The most suitable gas is helium, as in the methods recalled above. It is used pure or in a mixture. As a variant, freon is used. These examples are not limiting: any gas with a density lower than that of air and with a high enough ratio of density to propagation speed is suitable. Hydrogen could be used, but it is too dangerous. The thickness of the cushion is not critical. For example, for a cushion 4 cm thick mounted on a cylinder having a diameter of 1 meter (m), an attenuation of 10 dB is obtained in the range 1 kHz to 2 kHz and above. By increasing the thickness to 20 cm the effectiveness at low frequencies can be improved. In practice, the thickness of the cushion should preferably be not less than 5% of the largest dimension of the cushion.
The inflation pressure is not critical provided that it is enough to make the bag take its cushion shape without being stretched too much. If the bag is too stretched, acoustic energy could be caused to propagate in the membrane which constitutes the bag.
A pressure of the order of 1 bar is generally suitable.
The total mass of the screen is very small, about 30 kg for an area of approximately 100 m2. In the application of the invention to the wall of the payload compartment of a launcher, where the cushion is preferably placed outside the wall, this makes it possible to jettison the cushion after about ten seconds, which corresponds to an altitude of several tens of meters, since the acoustic protection is useful mainly in this critical very first stage of blast-off.
The acoustic effectiveness presents a maximum of about 10 to 12 dB with diffused-type acoustic noise.
When noise reaches the bag at a certain angle of incidence, the effectiveness of 12 dB for an incidence perpendicular to the bag increases up to an incidence of 20° relative to the perpendicular and, beyond 20°, the attenuation is theoretically total, since the incident wave is theoretically fully reflected, but in practice this attenuation is limited by the evanescent pressure which arises from the forced movement of the membrane. To avoid the effect of evanescent pressure and to have the advantages of good acoustic insulation, it is preferable for the cushion to be at least 1 cm thick.
By retaining the inside air around the payload, the invention makes it possible to keep the same qualification philosophy. In particular the elastoacoustic coupling between the air and the satellites is the same and thus any noise reduction measured in the cavity gives rise to a similar reduction in satellite vibration. Furthermore, the vibration of the launcher structure is attenuated in the same way.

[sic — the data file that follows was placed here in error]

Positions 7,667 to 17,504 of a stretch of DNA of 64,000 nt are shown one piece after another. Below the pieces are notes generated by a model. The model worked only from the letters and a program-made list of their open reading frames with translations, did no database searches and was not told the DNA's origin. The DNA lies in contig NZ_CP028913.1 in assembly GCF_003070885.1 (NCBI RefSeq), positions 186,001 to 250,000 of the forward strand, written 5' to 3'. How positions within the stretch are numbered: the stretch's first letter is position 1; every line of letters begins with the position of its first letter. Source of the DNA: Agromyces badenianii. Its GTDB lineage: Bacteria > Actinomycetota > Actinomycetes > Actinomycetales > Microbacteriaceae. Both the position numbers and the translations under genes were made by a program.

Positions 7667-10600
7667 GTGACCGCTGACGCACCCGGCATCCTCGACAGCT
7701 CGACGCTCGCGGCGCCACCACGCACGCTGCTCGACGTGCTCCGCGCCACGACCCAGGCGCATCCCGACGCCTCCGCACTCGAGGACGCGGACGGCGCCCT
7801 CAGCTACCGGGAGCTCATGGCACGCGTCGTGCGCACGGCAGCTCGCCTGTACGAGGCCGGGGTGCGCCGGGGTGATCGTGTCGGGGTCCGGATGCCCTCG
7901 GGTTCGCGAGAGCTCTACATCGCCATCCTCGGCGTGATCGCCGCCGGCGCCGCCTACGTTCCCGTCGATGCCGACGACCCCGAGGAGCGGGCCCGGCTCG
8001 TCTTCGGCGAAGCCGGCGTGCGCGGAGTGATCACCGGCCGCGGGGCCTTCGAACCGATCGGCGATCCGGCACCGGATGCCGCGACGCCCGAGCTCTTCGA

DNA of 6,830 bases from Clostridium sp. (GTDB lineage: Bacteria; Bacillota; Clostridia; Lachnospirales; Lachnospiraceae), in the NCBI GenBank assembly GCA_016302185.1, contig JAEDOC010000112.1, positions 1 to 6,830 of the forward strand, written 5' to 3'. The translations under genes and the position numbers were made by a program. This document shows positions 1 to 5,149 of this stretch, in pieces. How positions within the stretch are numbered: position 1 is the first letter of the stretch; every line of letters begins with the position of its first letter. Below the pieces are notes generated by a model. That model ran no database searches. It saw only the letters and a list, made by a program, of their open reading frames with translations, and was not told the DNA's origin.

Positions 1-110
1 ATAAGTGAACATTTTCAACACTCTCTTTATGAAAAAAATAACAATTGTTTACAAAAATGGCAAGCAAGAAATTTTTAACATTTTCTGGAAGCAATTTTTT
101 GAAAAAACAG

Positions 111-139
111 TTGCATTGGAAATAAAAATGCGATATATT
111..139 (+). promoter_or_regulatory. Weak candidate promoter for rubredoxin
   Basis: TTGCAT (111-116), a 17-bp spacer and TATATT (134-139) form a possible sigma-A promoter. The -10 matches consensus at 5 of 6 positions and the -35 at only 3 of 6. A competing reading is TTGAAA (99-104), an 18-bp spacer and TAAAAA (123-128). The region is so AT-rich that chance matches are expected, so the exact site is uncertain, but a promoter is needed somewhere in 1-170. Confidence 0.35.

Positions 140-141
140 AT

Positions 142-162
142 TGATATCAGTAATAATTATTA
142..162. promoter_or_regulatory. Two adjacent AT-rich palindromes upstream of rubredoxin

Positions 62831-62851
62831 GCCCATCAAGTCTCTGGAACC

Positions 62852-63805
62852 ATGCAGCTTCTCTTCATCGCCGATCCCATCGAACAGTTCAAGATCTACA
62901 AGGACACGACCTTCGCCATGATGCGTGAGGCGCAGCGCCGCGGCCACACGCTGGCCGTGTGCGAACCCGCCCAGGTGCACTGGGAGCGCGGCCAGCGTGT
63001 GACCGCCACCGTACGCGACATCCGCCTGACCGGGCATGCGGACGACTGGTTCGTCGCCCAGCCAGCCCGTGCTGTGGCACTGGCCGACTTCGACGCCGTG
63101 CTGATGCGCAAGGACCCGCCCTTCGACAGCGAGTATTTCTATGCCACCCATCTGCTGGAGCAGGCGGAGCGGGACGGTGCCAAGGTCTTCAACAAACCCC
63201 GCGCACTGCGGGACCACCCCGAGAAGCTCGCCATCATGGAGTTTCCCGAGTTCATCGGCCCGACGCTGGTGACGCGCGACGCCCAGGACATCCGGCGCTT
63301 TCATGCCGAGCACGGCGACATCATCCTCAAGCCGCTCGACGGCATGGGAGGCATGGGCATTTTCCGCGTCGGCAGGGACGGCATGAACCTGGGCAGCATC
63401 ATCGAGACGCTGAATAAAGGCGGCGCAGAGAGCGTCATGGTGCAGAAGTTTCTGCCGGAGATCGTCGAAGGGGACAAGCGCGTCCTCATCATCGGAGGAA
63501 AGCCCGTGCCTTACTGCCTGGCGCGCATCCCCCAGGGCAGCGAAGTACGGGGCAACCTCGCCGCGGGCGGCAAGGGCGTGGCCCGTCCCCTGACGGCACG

In the accompanying drawings:
FIG. 1 is a theoretical view of the payload compartment of a launcher equipped with an acoustic protection screen of the invention;
FIG. 2 is a curve showing the effectiveness of said screen;
FIG. 3 is a graph showing the influence of cushion thickness on acoustic attenuation;
FIG. 4 is a diagrammatic section showing a variant embodiment; and
FIG. 5 is a diagrammatic section of a cushion used to isolate premises.
FIG. 1 is a diagram showing the part of a launcher 1 which includes the payload compartment 2 and on the shell 3 of which a membrane 4 is secured; said membrane is made of metallized Mylar polyester film and constitutes a bag which is inflated with helium until the thickness of the resulting cushion 5 is approximately 20 cm. The bag is secured to the shell by any appropriate means, for example by gluing or lacing.
The helium bag is inflated a few hours before blast-off and if the bag is not sufficiently gastight this inflation is continued until blast-off.
FIG. 2 shows the curve of the raw insulation (in dB) plotted up the Y-axis as a function of the center frequencies of third-octaves (in Hz), plotted along the X-axis in response to white noise excitation, for air (curve C1) and for a cushion of the invention (curve C2).
It can be seen that an average improvement of about 10 dB is obtained.
FIG. 3 shows the influence of the thickness of the cushion on noise reduction: the solid-line curve relates to a cushion which is 4 cm thick and 1 m in diameter, and the dashed-line curve relates to a cushion which is 20 cm thick and 1 m in diameter.
The frequencies (Hz) of the incident diffused noise are plotted along the X-axis and the noise reduction (in dB) is plotted up the Y-axis.
The invention is not limited to the embodiment or to the application described above.
For example, in variant embodiment (FIG. 4), the screen consisting of two cushions 5 and 5' placed one on top of the other and separated by an intermediate layer of air, and optionally filled with foam 7 or other materials suitable for improving effectiveness at high frequencies.
The cushion of the invention can also be used in various other applications, for example to insulate a chamber or a premises, and for this purpose it can take any desired shape. FIG. 5 shows, as an example, a dome-shaped cushion 5 of the invention for acoustically insulating a chamber 8.